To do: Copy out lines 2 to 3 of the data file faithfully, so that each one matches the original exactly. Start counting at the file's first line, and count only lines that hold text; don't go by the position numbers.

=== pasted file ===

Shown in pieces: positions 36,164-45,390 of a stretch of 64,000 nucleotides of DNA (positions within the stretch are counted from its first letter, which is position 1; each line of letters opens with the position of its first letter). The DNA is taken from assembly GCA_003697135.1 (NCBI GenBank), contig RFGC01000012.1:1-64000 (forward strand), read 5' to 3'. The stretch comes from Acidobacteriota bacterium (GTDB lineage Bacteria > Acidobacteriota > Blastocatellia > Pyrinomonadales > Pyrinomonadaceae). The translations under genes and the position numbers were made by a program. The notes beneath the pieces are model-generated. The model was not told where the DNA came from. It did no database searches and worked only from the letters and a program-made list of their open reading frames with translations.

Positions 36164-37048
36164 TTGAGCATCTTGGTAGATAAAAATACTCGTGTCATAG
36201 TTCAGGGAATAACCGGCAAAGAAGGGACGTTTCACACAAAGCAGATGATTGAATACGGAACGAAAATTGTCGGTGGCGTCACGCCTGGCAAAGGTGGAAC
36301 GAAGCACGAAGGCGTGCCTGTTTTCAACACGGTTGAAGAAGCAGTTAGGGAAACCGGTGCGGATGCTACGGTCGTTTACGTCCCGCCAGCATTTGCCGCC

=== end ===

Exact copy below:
Positions 36164-37048
36164 TTGAGCATCTTGGTAGATAAAAATACTCGTGTCATAG